Take a moment to picture her acting as Woolf. Now switch and think about her as Celeste. The RANGE!March 31, 2020 at 11:12 am #1203402983
Nicole Kidman was impresive in this also was Julianne Moore and id put Toni Collete third she was amzing too in that little sceneMarch 31, 2020 at 11:22 am #1203403010
Nicole Kidman was impresive in this also was Julianne Moore and id put Toni Collete third she was amzing too in that little scene
Colette was amazing! If the movie wasn’t already stacked with powerhouse performances with more screentime I would say she deserves a nomination for her few minutes of screentime.March 31, 2020 at 11:38 am #1203403088
Moore was the biggest stand out for me, her agony just carried thru the movie.
Meryl had my favorite moment in the climax scene with ed harris. Both should be nom’d for that.
Nicole was great and I understand her win, but for some reason didnt snap me that hard.
They’re all leads. But it’s understandable Nicole was the only one since shes the seed for the other stories even if not so tied as Moore and Meryl were
Chromatica and Fetch the Bolt Cutters AOTYs yeahApril 2, 2020 at 11:57 am #1203406659
All were leads. I don’t like Julianne Moore’s performance. I adore her in Far From Heaven, but she was too calculated and mannered here.April 2, 2020 at 2:14 pm #1203406930
I think about “The Hours” quite a lot. Performance given by Ed Harris is among the most divisive ever nominated. There are people who loathe it and find it terrible while others put it at the top of their favorite lists.
Given the structure of the film all main performances are leads and there’s nothing to suggest that Laura Brown is supporting while Virginia and Clarissa are leading with – spoilers – Laura being the only one to show in 2 stories out of 3.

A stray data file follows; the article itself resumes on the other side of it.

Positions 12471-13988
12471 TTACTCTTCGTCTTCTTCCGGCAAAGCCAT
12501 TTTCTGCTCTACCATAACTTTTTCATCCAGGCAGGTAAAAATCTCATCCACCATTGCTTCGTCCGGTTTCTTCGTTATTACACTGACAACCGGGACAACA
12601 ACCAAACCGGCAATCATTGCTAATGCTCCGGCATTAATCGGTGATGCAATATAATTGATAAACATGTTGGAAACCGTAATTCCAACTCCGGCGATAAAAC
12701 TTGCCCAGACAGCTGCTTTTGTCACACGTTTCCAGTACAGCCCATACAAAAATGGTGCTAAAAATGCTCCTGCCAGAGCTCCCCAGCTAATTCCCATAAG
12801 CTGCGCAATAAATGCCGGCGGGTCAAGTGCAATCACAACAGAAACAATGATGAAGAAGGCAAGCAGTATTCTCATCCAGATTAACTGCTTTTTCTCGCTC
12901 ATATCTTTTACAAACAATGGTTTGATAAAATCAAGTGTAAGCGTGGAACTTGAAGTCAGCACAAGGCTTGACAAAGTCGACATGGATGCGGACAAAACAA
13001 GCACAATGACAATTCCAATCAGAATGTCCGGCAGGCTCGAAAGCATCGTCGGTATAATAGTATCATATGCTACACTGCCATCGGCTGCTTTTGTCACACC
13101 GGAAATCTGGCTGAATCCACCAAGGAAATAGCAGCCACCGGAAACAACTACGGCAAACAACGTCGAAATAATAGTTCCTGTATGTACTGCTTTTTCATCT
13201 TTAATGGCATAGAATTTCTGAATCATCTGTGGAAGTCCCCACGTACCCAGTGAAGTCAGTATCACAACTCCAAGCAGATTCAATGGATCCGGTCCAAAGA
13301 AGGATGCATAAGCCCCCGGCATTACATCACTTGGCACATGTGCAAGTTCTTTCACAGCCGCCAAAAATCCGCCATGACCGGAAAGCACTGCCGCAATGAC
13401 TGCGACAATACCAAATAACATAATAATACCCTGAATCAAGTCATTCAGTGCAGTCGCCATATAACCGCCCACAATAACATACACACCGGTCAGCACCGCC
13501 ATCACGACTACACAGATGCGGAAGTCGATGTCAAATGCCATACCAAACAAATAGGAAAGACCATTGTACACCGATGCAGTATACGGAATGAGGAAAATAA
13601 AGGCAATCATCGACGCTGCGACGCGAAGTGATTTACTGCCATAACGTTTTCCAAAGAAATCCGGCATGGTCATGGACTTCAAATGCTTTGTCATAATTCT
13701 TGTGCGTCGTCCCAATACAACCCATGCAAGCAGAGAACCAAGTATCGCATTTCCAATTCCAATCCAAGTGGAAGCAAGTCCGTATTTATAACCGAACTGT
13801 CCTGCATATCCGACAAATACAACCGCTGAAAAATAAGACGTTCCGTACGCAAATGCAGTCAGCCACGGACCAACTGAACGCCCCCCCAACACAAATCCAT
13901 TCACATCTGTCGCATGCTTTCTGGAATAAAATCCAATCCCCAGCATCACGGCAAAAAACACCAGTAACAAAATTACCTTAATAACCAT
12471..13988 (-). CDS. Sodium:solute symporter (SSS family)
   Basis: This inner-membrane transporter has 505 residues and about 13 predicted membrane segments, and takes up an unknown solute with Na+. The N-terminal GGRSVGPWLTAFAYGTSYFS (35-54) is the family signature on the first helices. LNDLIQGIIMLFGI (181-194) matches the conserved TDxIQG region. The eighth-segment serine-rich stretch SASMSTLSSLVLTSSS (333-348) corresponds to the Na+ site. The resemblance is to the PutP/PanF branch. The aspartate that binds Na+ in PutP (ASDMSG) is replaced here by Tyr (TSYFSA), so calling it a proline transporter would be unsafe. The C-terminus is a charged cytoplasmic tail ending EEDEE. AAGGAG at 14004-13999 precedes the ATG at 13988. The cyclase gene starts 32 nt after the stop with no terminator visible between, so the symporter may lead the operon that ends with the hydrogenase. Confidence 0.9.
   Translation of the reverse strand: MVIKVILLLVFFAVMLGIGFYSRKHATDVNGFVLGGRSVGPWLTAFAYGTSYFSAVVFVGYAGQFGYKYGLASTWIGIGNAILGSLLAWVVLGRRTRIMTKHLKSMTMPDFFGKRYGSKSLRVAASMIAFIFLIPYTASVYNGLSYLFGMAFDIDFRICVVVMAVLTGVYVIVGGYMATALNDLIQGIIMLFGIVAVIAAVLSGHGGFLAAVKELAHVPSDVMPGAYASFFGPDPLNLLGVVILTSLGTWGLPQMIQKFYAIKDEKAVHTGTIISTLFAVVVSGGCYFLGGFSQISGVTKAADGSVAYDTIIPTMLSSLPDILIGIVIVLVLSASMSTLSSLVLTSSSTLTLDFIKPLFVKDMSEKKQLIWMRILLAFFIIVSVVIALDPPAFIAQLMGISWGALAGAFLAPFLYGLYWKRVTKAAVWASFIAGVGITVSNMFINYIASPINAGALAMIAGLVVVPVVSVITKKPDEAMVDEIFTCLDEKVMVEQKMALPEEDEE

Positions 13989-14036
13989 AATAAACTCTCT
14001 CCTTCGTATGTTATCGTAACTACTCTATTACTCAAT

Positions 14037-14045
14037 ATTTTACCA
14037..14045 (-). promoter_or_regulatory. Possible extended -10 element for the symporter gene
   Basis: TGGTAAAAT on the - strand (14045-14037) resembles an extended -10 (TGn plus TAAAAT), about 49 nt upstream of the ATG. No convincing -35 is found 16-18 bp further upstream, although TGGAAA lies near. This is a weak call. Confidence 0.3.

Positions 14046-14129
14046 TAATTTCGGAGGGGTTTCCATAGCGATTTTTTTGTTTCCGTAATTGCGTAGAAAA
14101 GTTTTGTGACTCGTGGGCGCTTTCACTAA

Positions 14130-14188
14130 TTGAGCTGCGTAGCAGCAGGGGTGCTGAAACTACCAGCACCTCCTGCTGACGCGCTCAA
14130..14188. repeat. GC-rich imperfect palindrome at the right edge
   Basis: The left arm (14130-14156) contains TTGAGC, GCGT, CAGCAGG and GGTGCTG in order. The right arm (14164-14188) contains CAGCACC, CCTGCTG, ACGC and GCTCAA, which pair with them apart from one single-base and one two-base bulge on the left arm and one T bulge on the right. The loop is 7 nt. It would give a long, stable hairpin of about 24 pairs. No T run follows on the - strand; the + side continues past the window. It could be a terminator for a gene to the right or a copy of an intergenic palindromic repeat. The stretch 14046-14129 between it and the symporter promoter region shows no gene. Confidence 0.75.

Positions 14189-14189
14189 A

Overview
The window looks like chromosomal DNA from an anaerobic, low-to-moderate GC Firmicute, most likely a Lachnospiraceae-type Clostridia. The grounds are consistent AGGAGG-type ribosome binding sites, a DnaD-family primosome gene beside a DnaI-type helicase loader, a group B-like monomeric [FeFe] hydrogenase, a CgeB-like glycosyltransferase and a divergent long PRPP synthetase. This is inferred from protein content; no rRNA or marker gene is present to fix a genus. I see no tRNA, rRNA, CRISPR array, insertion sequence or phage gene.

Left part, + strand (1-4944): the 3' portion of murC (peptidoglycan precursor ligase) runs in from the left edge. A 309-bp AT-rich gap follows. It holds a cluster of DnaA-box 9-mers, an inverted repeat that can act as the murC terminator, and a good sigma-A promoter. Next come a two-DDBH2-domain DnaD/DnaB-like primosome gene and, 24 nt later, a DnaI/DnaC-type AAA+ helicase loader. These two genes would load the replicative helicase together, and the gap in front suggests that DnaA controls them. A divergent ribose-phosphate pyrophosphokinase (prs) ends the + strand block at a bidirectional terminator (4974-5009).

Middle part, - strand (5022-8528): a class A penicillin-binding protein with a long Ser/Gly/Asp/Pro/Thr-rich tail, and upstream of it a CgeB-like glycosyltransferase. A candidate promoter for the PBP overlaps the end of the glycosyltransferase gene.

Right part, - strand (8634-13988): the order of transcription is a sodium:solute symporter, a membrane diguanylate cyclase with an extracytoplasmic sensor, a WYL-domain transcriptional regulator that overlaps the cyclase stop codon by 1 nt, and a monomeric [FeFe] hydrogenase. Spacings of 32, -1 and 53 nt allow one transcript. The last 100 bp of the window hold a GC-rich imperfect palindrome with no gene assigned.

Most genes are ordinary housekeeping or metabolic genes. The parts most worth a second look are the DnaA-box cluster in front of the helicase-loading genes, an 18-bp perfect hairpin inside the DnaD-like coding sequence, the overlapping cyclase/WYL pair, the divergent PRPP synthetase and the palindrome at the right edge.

Julianne Moore had had a fantastic year with two great, very different characters – her stellar turn in “Far From Heaven” found her as the one who gets her heart broken and has to rebuild her life while in “The Hours” she’s the one who is conflicted about her own life and decides to change it. The trouble is – both of those characters were housewives from 1950s. I can’t help but feel that it diminished the impact Moore would have with only one role. There’s also no escaping the fact that she was nowhere in contention to actually win for “The Hours” with Streep being the main alternative for Catherine Zeta-Jones. Maybe others felt like I feel that this category fraud actually killed any chances her co-star Toni Collette had for her scene-stealing turn? Still, great year for Moore.
I don’t know whether Meryl Streep has made it on purpose but after two consecutive Best Actress nominations in late 1990s that – it’s fair to say – didn’t muster much enthusiasm from general public, she has disappeared and after 3 years earned herself a little comeback with two very different but still fantastic projects that are among her best films with other factors going for it (other than her performance). “Adaptation.” was a change of pace for her – like it usually is in the universe of Charlie Kaufman – and she gave a very lived-in, relaxed performance that would probably win her third Oscar if “Chicago” hadn’t been in contention. At the same time internal competition and unusually strong year for Best Actress made her miss in the main category for “The Hours” despite the fact that her Clarissa was also another memorable role (and quite underrated, if this thread is to be believed). Kidman, Moore and Zellweger were always in while Salma Hayek and Diane Lane peaked in time for their sole Oscar nods at the expense of Streep. As she was still in the running for “Adaptation.” I guess the outrage over that snub didn’t happen.
And then there was Nicole Kidman. It’s shocking to learn that she’s in roughly… 21% of the picture. That’s gotta be among the shortest performances to win in Best Actress but it’s true that Virginia looms over two other storylines much like Anthony Hopkins is always on our mind during “The Silence of the Lambs” even when he’s not on-screen. Just like Streep, Kidman had impressed with her range in 2 years – she was top-notch as withdrawn writer in a serious drama, scared (and scary) mother of two in a gothic horror and as sensational performer on a colorful musical. Given the genres it’s no wonder that she won for that particular performance and it’s a deserving win.
I’d say it’s Kidman, Streep and Moore but all are very powerful in this movie. It’s odd to think that Kidman’s Oscar record is the least impressive given the fact that she probably has the best acting resume in terms of co-workers and artistic risks taken among the three.